Yesterday I had the opportunity to speak at North Ave. Alliance Church in Burlington. I enjoyed speaking there so much, but the one part I don’t always enjoy is the accountability that comes with teaching. James writes, Not many of you should become teachers, my brothers, for you know that we who teach will be judged with greater strictness (James 3:1).
So, here’s the big question I’m contemplating this morning for you, me, and anyone else reading this blog:
How does our functional mission as individuals and churches line up with the mission of Jesus? In other words, do our values, goals, priorities, and relationships really line up Jesus’ mission? It’s not that difficult to assess. We can look at how we prioritize our time and money, what relationships we invest in, and the dreams we’re chasing and figure out fairly quickly if they line up with Jesus’ mission. If you’re wondering what that mission was, I believe a succinct way of saying it is: serving the least, seeking the lost, and making disciples of both. Jesus constantly pursued those who were most on the fringe of society and seemed spiritually furthest from God and invited them to follow Him. Then, He took it one step further by equipping them to become the leaders in His movement.
This is not a passing thought in the gospels:
Angels invite shepherds to Jesus’ birth- shepherds were social outcasts and religious outsiders. (Luke 2)
Jesus’ inner circle of followers include blue collar fishermen, a tax collector, a revolutionary, and former adulteress.
Jesus tells His apostles if they want to have influence they must take the posture of a servant. (Matthew 20:25-28)
“As you did it to one of the least of these my brothers, you did it to me.” Jesus in Matthew 28.
The scroll of the prophet Isaiah was given to him. He unrolled the scroll and found the place where it was written, “The Spirit of the Lord is upon me, because he has anointed me to proclaim good news to the poor. He has sent me to proclaim liberty to the captives and recovering of sight to the blind, to set at liberty those who are oppressed, to proclaim the year of the Lord’s favor.” … “Today this Scripture has been fulfilled in your hearing.” Luke 4:17-21
And the Pharisees and their scribes grumbled at his disciples, saying, “Why do you eat and drink with tax collectors and sinners?” And Jesus answered them, “Those who are well have no need of a physician, but those who are sick. I have not come to call the righteous but sinners to repentance.” Luke 5:30-32
The parables of the lost sheep, lost coin, and prodigal son in Luke 15.
And of course what’s commonly known as “The Great Commission” in Matthew 28.
Jesus’ mission should influence everything in our lives. How we spend our money. Who we invite over for meals. What we do with our spare empty bedroom. How we approach our neighbors and our enemies. What prayers we pray for our children and dreams we challenge them to dream. How we measure success in all arenas of life. Where we choose to live…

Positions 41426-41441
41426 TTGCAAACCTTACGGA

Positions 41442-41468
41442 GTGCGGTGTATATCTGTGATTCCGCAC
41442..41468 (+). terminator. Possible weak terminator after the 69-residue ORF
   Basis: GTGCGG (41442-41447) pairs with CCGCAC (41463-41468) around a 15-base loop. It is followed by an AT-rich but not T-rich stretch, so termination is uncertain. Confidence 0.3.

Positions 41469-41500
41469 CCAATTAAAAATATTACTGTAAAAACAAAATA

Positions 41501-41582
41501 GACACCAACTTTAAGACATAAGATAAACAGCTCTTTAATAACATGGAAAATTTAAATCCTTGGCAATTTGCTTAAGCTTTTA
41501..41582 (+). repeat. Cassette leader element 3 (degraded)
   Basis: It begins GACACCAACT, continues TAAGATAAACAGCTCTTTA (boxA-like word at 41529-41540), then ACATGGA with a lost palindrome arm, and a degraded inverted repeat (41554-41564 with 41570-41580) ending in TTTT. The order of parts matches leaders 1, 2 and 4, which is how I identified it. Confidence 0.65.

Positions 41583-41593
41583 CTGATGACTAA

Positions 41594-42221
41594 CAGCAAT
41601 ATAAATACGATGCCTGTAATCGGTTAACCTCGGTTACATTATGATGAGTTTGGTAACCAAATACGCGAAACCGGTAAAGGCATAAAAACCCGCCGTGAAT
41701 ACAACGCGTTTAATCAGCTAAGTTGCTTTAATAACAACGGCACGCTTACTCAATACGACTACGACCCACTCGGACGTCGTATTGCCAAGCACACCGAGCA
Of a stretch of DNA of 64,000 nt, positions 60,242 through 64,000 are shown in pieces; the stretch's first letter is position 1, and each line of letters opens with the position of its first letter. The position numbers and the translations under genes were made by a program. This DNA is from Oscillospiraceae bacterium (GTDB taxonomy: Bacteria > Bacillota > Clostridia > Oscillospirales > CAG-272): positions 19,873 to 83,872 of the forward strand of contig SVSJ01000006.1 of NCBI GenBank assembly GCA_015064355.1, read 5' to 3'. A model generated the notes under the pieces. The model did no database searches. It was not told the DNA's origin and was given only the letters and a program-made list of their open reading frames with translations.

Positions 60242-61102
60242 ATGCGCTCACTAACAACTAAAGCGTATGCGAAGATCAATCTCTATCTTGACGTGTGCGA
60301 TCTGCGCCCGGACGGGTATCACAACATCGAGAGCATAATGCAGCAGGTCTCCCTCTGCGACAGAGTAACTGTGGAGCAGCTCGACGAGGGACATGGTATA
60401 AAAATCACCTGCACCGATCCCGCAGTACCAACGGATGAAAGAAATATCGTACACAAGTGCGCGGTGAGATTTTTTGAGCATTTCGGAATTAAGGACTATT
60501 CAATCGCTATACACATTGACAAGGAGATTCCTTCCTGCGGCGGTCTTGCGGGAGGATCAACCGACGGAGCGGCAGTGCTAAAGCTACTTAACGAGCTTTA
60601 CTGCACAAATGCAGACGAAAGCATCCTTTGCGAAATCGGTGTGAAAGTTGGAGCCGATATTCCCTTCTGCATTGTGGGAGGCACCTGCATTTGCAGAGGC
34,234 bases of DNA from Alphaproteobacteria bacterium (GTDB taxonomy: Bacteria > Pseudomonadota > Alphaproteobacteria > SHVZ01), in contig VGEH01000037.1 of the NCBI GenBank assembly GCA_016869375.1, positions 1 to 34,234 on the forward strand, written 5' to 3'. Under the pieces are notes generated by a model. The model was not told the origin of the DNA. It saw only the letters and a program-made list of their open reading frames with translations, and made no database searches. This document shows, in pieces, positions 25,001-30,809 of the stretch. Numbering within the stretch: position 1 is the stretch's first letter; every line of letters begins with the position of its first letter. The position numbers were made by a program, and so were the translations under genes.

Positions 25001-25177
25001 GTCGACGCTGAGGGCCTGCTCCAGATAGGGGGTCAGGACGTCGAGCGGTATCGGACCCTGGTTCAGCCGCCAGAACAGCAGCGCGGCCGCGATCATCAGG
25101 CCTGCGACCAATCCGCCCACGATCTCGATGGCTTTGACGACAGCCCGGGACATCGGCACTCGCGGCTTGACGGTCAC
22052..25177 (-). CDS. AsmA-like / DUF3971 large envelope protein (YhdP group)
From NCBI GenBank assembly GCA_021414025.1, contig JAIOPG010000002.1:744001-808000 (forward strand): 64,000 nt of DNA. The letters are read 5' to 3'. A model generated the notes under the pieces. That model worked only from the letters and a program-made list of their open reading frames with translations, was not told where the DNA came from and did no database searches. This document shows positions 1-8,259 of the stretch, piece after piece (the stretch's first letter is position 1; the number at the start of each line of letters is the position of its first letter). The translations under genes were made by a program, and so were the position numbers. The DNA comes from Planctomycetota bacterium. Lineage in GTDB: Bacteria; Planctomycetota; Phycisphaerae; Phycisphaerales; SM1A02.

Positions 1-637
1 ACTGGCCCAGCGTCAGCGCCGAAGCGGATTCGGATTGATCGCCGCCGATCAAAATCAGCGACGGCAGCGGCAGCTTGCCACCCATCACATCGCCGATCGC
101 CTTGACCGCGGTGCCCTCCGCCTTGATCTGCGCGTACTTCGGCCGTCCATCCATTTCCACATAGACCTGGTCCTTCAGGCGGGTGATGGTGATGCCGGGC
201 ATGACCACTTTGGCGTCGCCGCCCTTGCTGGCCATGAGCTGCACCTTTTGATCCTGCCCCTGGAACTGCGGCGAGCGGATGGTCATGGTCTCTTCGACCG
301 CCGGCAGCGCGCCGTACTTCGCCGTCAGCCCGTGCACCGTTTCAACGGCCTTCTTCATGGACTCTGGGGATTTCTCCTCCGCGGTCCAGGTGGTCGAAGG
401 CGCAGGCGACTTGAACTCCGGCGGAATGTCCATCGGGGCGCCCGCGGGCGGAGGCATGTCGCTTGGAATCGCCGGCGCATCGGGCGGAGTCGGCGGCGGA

This should influence everything in our churches- we are Jesus’ body & family. How we spend our money. Who we intentionally engage. What we do with the spaces that remain empty most of the week. How we posture ourselves towards those who agree with us and oppose us. What prayers we pray for our people and how we equip them to use their God-given abilities. How we measure whether our ministry is a success.
2 thoughts on “Jesus’ Mission= Our Mission?”
Ok. I get it. This is another in a long line of recent unrelated sermons, sunday school lessons, books, blogs, and conversations all collectively titled : “What you are currently doing is not enough.” The so called hard sayings of Jesus command us to extreme radical lifestyle change focusing on loving others, loving God, and telling people about Jesus. The evidence of a changed life is bearing of fruit. Those that have not adopted the radical lifestyle and those that do not bear fruit should question the validity of their relationship with Christ and move to secure that relationship with personal devotion and service to others. Try harder. Thats the party line, right?
Since we are all sinners even after salvation (another issue I don’t really understand) and no one can really meet the absolutely high standards of behavior and living that Jesus sets, how can anyone be assured of salvation? I know its grace but works flow from grace as a demonstration of a changed life. Can you ever bear enough fruit? And if you strive and move forward and adopt a radical lifestyle of self sacrifice, how can you every watch a football game or go to a movie or go to Disney world or anything else for “yourself” and not for “the kingdom” without feeling guilty?
Greg- I think (but not 100% certain) I understand your tension. At the root of this issue is the gospel. Understanding and embracing who God is and what He’s done should alter everything about who we are and what we do. If we don’t have a desire to pursue those on the fringe and/or far from God and see them experience Jesus, then we’ve probably missed what a big deal it is that He saved us.
We can easily let the pendulum swing to the extreme of “I must do more for God.” I think a more gospel centered approach is asking, “how can I join God in His activity?” One will lead to Spirit fueled transformation in our lives and in those around us. The other will lead to religious moralism and frustration.
Finally, I like to challenge people to read the gospel of Luke in one or two sittings and imagine they were there 2000 years ago hearing and watching Jesus for the first time…. I wonder if most of us would have said yes to following Him.